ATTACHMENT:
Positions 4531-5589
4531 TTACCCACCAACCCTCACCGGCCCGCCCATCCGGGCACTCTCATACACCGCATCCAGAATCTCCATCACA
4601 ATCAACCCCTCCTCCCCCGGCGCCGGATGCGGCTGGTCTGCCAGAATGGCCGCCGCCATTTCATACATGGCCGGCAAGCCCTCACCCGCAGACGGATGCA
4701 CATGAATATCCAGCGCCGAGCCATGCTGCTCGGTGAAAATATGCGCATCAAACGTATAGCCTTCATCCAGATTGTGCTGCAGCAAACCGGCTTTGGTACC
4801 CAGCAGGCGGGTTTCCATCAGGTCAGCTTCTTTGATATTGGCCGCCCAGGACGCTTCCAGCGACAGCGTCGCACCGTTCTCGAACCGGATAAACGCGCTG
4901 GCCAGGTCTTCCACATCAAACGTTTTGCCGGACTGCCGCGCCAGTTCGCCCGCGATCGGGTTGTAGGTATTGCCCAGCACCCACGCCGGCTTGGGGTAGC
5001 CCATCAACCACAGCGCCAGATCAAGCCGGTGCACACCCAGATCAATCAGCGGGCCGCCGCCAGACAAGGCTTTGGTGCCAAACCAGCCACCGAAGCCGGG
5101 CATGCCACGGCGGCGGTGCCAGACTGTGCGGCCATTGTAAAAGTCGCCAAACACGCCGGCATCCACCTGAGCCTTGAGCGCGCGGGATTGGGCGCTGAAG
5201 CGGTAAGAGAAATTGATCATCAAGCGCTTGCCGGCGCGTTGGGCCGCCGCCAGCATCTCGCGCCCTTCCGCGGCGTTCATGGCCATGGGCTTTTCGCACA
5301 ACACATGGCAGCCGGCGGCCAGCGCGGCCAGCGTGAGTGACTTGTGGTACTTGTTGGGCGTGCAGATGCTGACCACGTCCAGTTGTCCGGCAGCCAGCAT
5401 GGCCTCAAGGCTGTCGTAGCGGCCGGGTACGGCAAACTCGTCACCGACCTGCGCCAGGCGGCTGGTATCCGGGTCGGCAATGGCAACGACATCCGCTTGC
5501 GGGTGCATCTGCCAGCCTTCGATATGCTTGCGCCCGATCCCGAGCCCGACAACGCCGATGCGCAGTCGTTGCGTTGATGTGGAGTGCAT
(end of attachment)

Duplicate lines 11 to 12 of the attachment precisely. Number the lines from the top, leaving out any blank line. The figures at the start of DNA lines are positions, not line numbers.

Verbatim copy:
5401 GGCCTCAAGGCTGTCGTAGCGGCCGGGTACGGCAAACTCGTCACCGACCTGCGCCAGGCGGCTGGTATCCGGGTCGGCAATGGCAACGACATCCGCTTGC
5501 GGGTGCATCTGCCAGCCTTCGATATGCTTGCGCCCGATCCCGAGCCCGACAACGCCGATGCGCAGTCGTTGCGTTGATGTGGAGTGCAT